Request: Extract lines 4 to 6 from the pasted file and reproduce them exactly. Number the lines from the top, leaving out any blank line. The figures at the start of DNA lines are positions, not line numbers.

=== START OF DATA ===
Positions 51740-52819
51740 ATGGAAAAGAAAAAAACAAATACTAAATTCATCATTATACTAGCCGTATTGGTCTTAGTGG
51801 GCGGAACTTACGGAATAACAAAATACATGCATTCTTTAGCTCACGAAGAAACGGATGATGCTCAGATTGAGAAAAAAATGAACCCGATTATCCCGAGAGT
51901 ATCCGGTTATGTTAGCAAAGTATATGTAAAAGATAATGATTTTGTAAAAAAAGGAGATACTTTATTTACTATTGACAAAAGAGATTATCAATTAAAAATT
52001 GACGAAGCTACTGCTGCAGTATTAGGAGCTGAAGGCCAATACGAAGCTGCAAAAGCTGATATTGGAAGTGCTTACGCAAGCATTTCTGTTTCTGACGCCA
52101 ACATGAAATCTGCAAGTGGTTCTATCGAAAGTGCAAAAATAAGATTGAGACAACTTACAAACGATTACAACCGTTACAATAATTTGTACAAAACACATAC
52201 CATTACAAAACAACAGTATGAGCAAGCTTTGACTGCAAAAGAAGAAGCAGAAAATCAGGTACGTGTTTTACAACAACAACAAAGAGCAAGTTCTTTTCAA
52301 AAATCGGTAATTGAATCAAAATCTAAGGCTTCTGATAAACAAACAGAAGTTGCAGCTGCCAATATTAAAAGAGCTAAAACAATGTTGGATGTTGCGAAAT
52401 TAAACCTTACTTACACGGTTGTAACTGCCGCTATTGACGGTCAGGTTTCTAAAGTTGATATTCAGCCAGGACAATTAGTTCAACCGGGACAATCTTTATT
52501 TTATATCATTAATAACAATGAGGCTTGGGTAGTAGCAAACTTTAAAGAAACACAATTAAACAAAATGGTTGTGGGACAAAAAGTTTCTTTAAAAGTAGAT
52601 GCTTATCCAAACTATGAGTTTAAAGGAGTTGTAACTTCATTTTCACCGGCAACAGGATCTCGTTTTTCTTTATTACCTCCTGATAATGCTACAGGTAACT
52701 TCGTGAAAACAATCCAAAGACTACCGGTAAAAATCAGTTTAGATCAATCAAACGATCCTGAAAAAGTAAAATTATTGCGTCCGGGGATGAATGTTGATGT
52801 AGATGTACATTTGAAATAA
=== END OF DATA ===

51901 ATCCGGTTATGTTAGCAAAGTATATGTAAAAGATAATGATTTTGTAAAAAAAGGAGATACTTTATTTACTATTGACAAAAGAGATTATCAATTAAAAATT
52001 GACGAAGCTACTGCTGCAGTATTAGGAGCTGAAGGCCAATACGAAGCTGCAAAAGCTGATATTGGAAGTGCTTACGCAAGCATTTCTGTTTCTGACGCCA
52101 ACATGAAATCTGCAAGTGGTTCTATCGAAAGTGCAAAAATAAGATTGAGACAACTTACAAACGATTACAACCGTTACAATAATTTGTACAAAACACATAC